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Congressman Scott Addresses Graduates at Commencement 2019

Addressing the Boston College Law School Class of 2019, Robert C. Scott ’73, United States Representative for the Third Congressional District of Virginia, urged the graduates to “always remember that progress is a result of consistent commitment to hard work and a focus on priorities.”

Congressman Scott quoted Martin Luther King, Jr in saying “Human progress is neither automatic nor inevitable…Every step toward the goal of justice requires sacrifice, suffering, and struggle; the tireless exertions and passionate concern of dedicated individuals.”

Rep. Bobby Scott

Rep. Bobby Scott

“In your life, both personally and professionally,” Scott said, “you will be tempted to choose the easier path. But when faced with the temptation to take the easier route, I hope you remember the Jesuit principles that Boston College Law School seeks to instill in each of its students: public service, social justice, and a commitment to excellence.”

Scott also addressed criminal justice reform, quoting statistics referencing the United States as a world leader in incarceration. “The United States, despite representing only 5 percent of the world’s population, has 25 percent of the world’s prisoners and now locks up a higher proportion of its population than any other country on Earth by far…. As you well know, systemic inequalities continue to bar underserved Americans from equal access to education, health care, employment, and basic necessities,” he continued. “Yet, as our political environment continues to devolve into televised distractions, shortsighted policies, and personal animosity, we must be sure to not get distracted.”

Scott ended with words of hope for the graduating class of 2019. “I can’t wait to see the best that is in all of you,” he said. “Our future is brighter because you took the harder path forward.”

In his address, Dean Vincent Rougeau spoke of what he had learned during a recent trip to Uzbekistan, where Boston College Law School is engaged in efforts to assist that nation to become integrated into the global economy and committed to operating under the rule of law. “Our involvement with the people of Uzbekistan is a reminder of the extraordinary hardships that many around the world have endured in their quest to obtain even a few of the privileges we take for granted,” Rougeau said. “It also offers a warning against complacency. What we have built as a democratic nation under the rule of law is precious and increasingly at risk.”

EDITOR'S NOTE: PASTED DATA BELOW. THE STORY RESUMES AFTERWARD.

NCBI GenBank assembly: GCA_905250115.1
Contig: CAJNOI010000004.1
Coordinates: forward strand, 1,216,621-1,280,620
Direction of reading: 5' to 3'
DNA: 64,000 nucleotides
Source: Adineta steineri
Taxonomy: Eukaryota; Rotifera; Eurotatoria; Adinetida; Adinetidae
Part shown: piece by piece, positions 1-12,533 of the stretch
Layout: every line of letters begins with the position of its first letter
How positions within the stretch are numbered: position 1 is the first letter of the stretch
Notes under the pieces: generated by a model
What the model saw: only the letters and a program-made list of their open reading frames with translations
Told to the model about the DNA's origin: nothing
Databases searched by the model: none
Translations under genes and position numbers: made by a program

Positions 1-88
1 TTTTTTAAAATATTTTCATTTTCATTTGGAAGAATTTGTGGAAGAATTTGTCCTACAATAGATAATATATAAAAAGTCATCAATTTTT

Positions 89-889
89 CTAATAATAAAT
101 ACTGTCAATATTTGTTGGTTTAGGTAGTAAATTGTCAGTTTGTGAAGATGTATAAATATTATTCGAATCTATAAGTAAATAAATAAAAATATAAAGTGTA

Rougeau referenced a series of ambitious reforms that began under Uzbekistan’s new president, and compared those efforts to those of the prime minister of Hungary, who has shifted towards more autocratic rule.“Hungary reminds us that democratic institutions can be subverted from within by a head of state bent on expanding and consolidating his power,” he said. “Uzbekistan provides a counter-example of a new leader actually using the authoritarian power of his office to open his nation to democratic and economic reform.”

Rougeau urged graduates to resist becoming complacent or losing hope as some of our own legal foundations are being tested. “The ability of Americans to withstand attack from within and without depends on our willingness to approach our responsibilities as citizens with the utmost seriousness, to call out destructive antidemocratic behavior, and to support the efforts of those around the world who seek to liberate themselves from tyranny.”

Two hundred and forty-five JD graduates received degrees at the Law School’s 86th Commencement exercises, including one December 2018 graduate. Sixteen LLM students also received degrees.

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